As an example, Kim said researchers are developing approaches to "tolerance induction"—sophisticated ways of essentially tricking the immune system to accept a donor organ, without immune-suppressing drugs.

For now, study author Van Arendonk said teens and young adults need a lot of support from their health care providers, family and friends as they take on more responsibility for their own care.

Explore further: Biopsies before transplantation do not determine success of donated kidneys

More information: The United Network for Organ Sharing has more on pediatric kidney transplant.

Full Text (subscription or payment may be required)

Related Stories

Biopsies before transplantation do not determine success of donated kidneys

February 20, 2014
Biopsies of donated kidneys provide little information for determining the suitability of organs for transplantation, according to two studies appearing in an upcoming issue of the Clinical Journal of the American Society ...

Kidney failure can complicate long-term outcomes in children receiving solid-organ transplants

October 14, 2013
Children who undergo transplants of solid organs have a high risk of developing advanced kidney disease, according to a new national study. Among these children, the highest risk is in those receiving lung or intestinal transplants, ...

Disparities exist in kidney transplant timing

January 31, 2013
African-Americans and individuals without private health insurance are less likely than others to receive a kidney transplant before requiring dialysis, according to a study appearing in an upcoming issue of the Clinical ...

Kids who undergo heart transplant living longer, study says

January 28, 2014
(HealthDay)—More than half of babies and children who receive heart transplants are surviving many years, say the authors of a new study.

New clues found to preventing lung transplant rejection

February 25, 2014
Organ transplant patients routinely receive drugs that stop their immune systems from attacking newly implanted hearts, livers, kidneys or lungs, which the body sees as foreign.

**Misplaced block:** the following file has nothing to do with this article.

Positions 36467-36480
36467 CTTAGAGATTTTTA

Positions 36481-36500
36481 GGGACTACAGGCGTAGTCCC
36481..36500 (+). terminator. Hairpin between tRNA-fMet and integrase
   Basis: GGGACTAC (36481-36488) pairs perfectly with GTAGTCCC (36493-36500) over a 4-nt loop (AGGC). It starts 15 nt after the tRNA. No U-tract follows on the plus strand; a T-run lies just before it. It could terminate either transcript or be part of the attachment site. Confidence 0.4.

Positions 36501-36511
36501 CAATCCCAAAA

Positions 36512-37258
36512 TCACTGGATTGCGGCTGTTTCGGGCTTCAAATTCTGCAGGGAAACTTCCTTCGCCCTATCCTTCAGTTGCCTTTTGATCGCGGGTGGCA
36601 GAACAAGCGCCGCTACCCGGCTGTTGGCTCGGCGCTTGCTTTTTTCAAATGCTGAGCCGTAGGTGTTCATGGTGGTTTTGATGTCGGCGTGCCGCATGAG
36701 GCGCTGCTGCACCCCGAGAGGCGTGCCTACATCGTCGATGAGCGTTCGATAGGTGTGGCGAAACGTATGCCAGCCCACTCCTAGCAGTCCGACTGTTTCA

Education for kidney failure patients may improve chances living donor transplantation

March 21, 2013
Patients with kidney failure who have greater transplant knowledge and motivation are ultimately more likely to receive a kidney transplant from a living donor, according to a study appearing in an upcoming issue of the Clinical ...

Recommended for you

Small drop in measles vaccinations would have outsized effect, study estimates

July 24, 2017
Small reductions in childhood measles vaccinations in the United States would produce disproportionately large increases in the number of measles cases and in related public health costs, according to a new study by researchers ...

At the cellular level, a child's loss of a father is associated with increased stress

July 18, 2017
The absence of a father—due to incarceration, death, separation or divorce—has adverse physical and behavioral consequences for a growing child. But little is known about the biological processes that underlie this link ...

New comparison chart sheds light on babies' tears

July 10, 2017
A chart that enables parents and clinicians to calculate if a baby is crying more than it should in the first three months of its life has been created by a Kingston University London researcher, following a study of colic ...

Blood of SIDS infants contains high levels of serotonin

July 3, 2017
Blood samples from infants who died of Sudden Infant Death Syndrome (SIDS) had high levels of serotonin, a chemical that carries signals along and between nerves, according to a study funded in part by the National Institutes ...

Is your child's 'penicillin allergy' real?

July 3, 2017
(HealthDay)—Many children suspected of being allergic to the inexpensive, first-line antibiotic penicillin actually aren't, new research indicates.

Probiotic supplements failed to prevent babies' infections

July 3, 2017
(HealthDay)—Probiotic supplements may not protect babies from catching colds or stomach bugs in day care, a new clinical trial suggests.


Please sign in to add a comment. Registration is free, and takes less than a minute. Read more

Click here to reset your password.
Sign in to get notified via email when new comments are made.